Settling In

Now that I’ve been in Gettysburg for nearly a week, I can truly say that I’m starting to settle in.  I can tell the difference between the three different keys I was given (dorm exterior, dorm room, mailbox).  I know how to get to Walmart and know several alternate routes.  I even have somewhat of a daily routine starting to take shape (although my summer Greek routine is far different than it will be during the actual semester).

And, being settled in, I feel like I can take the time to blog a bit about my experiences so far…

First, about summer greek.  Honestly, it’s not all that bad.  As someone who’s not too far removed from traditional collegiate academics and already has two foreign languages under his belt, I have it pretty easy.  A lot of things just click.  It’s definitely taking practice to improve, but it’s not terribly hard to understand and pick up on it all.  The amount of material covered in each individual class session isn’t even that bad.  Honestly, the worst part is the overall pace.  After the morning session, you do your homework and are expected to apply your newfound knowledge and experience to material in the afternoon session.  After the afternoon session, you’re applying THAT knowledge and experience to more homework, and likely preparing for a quiz on the next day.  For those of us who learn quickly but take longer for things to actually sink in, this can be difficult.  As of now though, I’m pretty comfortable and confident in my abilities.

The seminary itself does a great job of creating intentional christian community.  Our first day introductions were not just “Hi, I’m Jono from Delmont, here’s a fun fact about me…”  but instead an opportunity to talk about our sense of call and why we came to Gettysburg itself.  Furthermore, these introductions didn’t just include our classmates and professor, but numerous faculty and staff members, including the seminary’s president, chose to sit in on this part of the class, introducing themselves but also listening to our stories.  The younger members of our class have all quickly become friends, but I can see myself becoming friends and colleagues with many of the members of my class in the coming weeks, months and years.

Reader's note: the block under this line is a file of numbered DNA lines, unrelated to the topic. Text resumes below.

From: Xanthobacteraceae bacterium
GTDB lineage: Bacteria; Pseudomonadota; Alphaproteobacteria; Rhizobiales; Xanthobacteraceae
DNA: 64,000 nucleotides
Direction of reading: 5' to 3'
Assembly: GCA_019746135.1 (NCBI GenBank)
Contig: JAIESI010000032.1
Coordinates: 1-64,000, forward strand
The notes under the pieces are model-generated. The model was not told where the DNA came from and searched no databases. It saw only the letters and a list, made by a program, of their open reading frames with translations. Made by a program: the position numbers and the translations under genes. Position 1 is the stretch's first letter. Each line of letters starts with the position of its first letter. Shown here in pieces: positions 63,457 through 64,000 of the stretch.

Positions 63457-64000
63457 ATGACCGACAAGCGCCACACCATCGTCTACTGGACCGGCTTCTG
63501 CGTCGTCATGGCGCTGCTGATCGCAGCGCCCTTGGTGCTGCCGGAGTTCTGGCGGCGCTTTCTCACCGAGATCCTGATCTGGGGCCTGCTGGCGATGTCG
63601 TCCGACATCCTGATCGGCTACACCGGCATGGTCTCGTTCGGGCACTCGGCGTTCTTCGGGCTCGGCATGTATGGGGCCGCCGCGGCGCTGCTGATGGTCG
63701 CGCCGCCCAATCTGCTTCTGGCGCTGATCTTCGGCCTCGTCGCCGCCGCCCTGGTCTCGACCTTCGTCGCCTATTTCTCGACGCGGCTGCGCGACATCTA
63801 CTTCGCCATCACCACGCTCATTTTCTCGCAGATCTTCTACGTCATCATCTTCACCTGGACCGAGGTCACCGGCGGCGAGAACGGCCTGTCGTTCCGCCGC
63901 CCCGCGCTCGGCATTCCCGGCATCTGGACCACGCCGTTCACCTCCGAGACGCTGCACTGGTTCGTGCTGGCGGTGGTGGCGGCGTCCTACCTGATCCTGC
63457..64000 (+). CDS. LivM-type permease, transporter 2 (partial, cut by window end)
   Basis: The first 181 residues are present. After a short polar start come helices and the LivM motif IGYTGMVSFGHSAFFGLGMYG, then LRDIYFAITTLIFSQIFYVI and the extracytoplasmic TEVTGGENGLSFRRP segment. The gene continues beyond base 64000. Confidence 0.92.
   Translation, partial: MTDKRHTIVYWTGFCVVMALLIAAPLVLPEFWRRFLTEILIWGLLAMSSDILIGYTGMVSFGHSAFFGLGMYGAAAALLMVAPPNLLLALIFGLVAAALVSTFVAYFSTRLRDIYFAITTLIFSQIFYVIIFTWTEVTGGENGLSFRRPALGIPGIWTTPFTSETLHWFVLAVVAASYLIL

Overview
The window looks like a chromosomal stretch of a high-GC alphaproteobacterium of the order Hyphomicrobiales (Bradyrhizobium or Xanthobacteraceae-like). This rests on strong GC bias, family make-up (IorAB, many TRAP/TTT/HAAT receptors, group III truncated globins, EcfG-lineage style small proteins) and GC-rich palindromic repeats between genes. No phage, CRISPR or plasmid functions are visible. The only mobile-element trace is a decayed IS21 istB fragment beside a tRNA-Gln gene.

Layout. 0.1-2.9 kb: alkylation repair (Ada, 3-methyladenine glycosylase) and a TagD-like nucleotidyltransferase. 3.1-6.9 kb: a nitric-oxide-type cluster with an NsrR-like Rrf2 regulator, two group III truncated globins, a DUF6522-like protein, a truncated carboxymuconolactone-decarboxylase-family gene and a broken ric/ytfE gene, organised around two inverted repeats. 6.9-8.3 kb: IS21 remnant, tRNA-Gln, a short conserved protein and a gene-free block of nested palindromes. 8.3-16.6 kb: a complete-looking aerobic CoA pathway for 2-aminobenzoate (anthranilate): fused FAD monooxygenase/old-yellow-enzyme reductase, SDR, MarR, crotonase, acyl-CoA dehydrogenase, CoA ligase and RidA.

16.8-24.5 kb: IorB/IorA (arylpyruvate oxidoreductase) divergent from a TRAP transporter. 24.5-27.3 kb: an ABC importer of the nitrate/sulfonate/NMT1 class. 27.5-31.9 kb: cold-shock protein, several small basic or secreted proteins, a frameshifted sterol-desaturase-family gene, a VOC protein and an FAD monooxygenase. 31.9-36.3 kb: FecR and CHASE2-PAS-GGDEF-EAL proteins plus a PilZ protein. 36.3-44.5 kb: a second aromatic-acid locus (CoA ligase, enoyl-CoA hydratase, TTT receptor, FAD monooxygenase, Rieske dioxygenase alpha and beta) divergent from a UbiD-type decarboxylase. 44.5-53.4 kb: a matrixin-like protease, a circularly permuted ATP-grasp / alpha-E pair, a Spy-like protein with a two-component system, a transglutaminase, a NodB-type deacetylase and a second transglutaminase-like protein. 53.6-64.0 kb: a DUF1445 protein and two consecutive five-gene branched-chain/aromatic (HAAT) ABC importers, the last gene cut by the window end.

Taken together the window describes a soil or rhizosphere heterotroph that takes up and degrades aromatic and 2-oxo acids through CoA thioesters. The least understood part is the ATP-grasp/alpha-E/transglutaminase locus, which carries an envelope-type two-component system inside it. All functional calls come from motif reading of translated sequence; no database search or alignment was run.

One of the things that pulled me towards LTSG, independent of the seminary is the town of Gettysburg itself.  There are more than enough things away from campus that interest me to give me opportunities to get off campus every once and a while.  As much as I love the community at LTSG, I think part of a healthy learning environment is being able to get AWAY from that environment every once and a while.  I’ve scoped out interesting places to hike and bike within the battlefield, have started playing racquetball with a few of my classmates at the YWCA, and will be meeting with someone from the town’s volunteer fire department to discuss how I might be able to volunteer with them sometime next week.  Right now, I live, breathe and eat greek, but these other outlets for my energy will be appreciated once normal classes start and my schedule opens up a bit more.

I can’t say thank you enough to everyone who has played a role in me being here.

Advertisements

Posted on August 23, 2012, in Uncategorized and tagged , , , . Bookmark the permalink. 1 Comment.

  1. Oh my, summer Greek–I remember that here at Trinity! My head pounded for a month afterward, like I had become dependent on the grueling pace of those 10 weeks and my brain didn’t know what to do with itself when it wasnt’ doing Greek. I found my in-term Hebrew class to be much more enjoyable, and to this day, I like Hebrew more than Greek (but I can read Greek MUCH more easily).

    I pray that this year brings you the best!

Leave a Reply

Fill in your details below or click an icon to log in:

WordPress.com Logo

You are commenting using your WordPress.com account. Log Out /  Change )

Google+ photo

You are commenting using your Google+ account. Log Out /  Change )

Twitter picture

You are commenting using your Twitter account. Log Out /  Change )

Facebook photo

You are commenting using your Facebook account. Log Out /  Change )

Connecting to %s

%d bloggers like this: